Apush Discussion Questions Unit 1

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Hannah Park
APUSH Discussion Questions Unit 1 (Ch. 1-6)

Chapter 1
2) The Indian cultures of the New World had several common characteristics but also some differences that made them unique. A main common quality of the Indians is that they all depended on the cultivation of corn. The timing that corn cultivation reached their cultures reflected their development. Most of the Indian tribes were all small, scattered, and impermanent settlements. However there were a few exceptions, such as the Aztecs who prospered greatly in number and also the Creek, Choctaw, and Cherokee, whose population grew in favor to the “three-sister” farming technique. In addition, most cultures were matrilineal: power and possessions passed down on the female side. Lastly, the Indian cultures all revered the physical and natural world with spiritual properties and had no desire to manipulate in aggressively. Yet, there were unique characteristics of the different Indian tribes that existed. For example, the Iroquois developed strong political and organizational skills that led to powerful military alliances that other Indian tribes and the colonists had to deal with later on.

3) When the previously separated worlds “collided” with one another, an interdependent global economic system emerged. Europe provided the markets, capital, and technology, while Africa supplied labor, and the New World contributed raw materials. Though this was the main global impact that erupted when the three worlds clashed, there were several other aspects that affected the way of life of the separate peoples. For the Europeans, new plants from the New World, such as maize, beans, tomatoes, and potatoes, transformed the diets of the people of the Old World. These foods contributed to the rapid population growth in Europe. In return, the Europeans brought several different animals to the New World, like horses, swine, and cattle, revolutionizing the lives of the Indian tribes. Unfortunately, the greatest contribution that Europeans made to the lives of the Indians was disease, such as smallpox, yellow fever, and malaria, which ultimately led to death. Ninety percent of the Indians were wiped out quickly. As unintentional “revenge,” the Europeans brought back syphilis to Europe from the New World. Having tasted the goods of the New World, like sugar and tobacco, the people of the Old World craved more. A “sugar revolution” exploded in Europe, and in order to feed that, they looked to Africa to provide slave labor. Chapter 2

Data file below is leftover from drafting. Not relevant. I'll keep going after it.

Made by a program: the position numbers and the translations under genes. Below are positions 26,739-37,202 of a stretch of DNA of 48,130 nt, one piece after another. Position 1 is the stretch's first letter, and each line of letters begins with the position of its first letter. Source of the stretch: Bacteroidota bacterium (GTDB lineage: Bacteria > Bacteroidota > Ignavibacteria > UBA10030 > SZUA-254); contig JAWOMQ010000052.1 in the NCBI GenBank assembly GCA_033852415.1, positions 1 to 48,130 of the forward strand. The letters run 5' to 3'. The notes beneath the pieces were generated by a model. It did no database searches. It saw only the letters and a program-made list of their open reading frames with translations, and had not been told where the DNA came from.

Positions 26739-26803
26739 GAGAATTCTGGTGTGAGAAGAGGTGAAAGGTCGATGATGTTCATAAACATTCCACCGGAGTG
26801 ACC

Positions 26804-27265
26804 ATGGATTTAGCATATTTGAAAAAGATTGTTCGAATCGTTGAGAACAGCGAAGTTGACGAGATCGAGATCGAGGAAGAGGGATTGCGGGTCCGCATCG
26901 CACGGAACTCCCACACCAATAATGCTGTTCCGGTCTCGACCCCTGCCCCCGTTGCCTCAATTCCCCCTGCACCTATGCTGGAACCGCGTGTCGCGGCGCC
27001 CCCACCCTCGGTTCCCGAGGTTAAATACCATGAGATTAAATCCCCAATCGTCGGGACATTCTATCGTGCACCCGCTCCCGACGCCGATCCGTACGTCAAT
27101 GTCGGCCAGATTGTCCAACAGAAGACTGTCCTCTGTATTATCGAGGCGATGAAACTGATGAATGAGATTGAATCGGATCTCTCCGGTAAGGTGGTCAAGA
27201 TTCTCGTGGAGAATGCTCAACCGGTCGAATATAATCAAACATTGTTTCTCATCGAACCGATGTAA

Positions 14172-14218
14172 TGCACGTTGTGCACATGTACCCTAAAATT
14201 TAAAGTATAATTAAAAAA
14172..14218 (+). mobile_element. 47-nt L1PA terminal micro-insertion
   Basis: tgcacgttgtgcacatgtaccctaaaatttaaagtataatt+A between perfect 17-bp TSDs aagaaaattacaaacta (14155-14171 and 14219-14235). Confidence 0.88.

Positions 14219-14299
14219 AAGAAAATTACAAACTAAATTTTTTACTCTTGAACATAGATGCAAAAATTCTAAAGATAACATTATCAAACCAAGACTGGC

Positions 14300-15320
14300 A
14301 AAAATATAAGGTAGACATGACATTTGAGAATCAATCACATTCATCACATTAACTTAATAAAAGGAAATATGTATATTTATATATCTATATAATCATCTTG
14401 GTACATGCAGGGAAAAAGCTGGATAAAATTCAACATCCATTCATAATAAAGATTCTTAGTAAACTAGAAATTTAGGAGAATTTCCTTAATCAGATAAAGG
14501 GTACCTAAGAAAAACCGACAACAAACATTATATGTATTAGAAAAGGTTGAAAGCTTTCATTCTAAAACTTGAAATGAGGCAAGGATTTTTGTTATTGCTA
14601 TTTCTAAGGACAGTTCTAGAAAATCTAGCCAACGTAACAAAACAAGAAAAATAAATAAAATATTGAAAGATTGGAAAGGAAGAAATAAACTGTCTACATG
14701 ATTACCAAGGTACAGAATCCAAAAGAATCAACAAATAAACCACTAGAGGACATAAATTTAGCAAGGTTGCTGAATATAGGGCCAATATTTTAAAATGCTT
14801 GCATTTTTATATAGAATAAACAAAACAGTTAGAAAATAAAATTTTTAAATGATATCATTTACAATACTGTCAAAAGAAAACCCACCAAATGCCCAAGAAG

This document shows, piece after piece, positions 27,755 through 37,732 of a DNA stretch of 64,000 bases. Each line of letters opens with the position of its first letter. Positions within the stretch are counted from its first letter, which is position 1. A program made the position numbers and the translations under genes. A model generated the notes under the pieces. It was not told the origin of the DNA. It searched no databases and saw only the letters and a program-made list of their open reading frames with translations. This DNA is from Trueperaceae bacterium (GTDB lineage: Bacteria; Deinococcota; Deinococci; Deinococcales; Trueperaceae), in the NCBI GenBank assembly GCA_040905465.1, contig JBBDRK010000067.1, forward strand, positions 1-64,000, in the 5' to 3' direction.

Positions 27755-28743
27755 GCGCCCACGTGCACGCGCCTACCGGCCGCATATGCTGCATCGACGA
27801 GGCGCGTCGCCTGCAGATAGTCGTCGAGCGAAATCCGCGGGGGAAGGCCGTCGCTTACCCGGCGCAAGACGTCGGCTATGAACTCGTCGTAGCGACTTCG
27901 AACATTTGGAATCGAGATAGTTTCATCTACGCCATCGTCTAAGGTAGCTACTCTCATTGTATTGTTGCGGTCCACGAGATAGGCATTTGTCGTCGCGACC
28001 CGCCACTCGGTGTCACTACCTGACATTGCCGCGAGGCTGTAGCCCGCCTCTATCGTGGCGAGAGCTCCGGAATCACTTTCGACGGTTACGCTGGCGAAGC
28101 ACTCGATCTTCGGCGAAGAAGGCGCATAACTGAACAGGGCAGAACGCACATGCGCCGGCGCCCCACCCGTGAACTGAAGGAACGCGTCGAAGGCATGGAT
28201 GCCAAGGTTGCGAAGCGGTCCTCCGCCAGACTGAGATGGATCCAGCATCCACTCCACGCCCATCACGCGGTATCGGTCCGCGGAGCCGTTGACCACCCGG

1) The interactions between the English settlers and the Indians produced many effects and contributions that would last several generations. For example, Pocahontas and John Rolfe’s marriage became the first interracial unity that would foresee many more to come. The conflicts between the two parties caused the Indians to be banished from the Chesapeake land and eventually separated Indians from White areas. These were the origins of the later reservation system. In response, using horses that were obtained from the Whites, the Indians migrated to the Great Plains.

2) The one-crop plantation economy was the most important factor that shaped the development of England’s southern colonies. The plantations formed the way of life in the southern colonies, developing differently from the New England colonies that did not depend on plantations. The south became dependent on slavery due to the plantations. In addition, a gap between the rich and poor formed as the plantation owners gained more wealth and their tenants/slaves were treated unfairly. Chapter 3

2) The Puritan religious outlook affected the development of the New England colonies by influencing the government and way of life. The only “freemen” were considered those who were members of the church; and only those men were allowed to vote. Religious leaders had a great influence in government. Yet they did not yield absolute power. The Puritans had suffered too much with...
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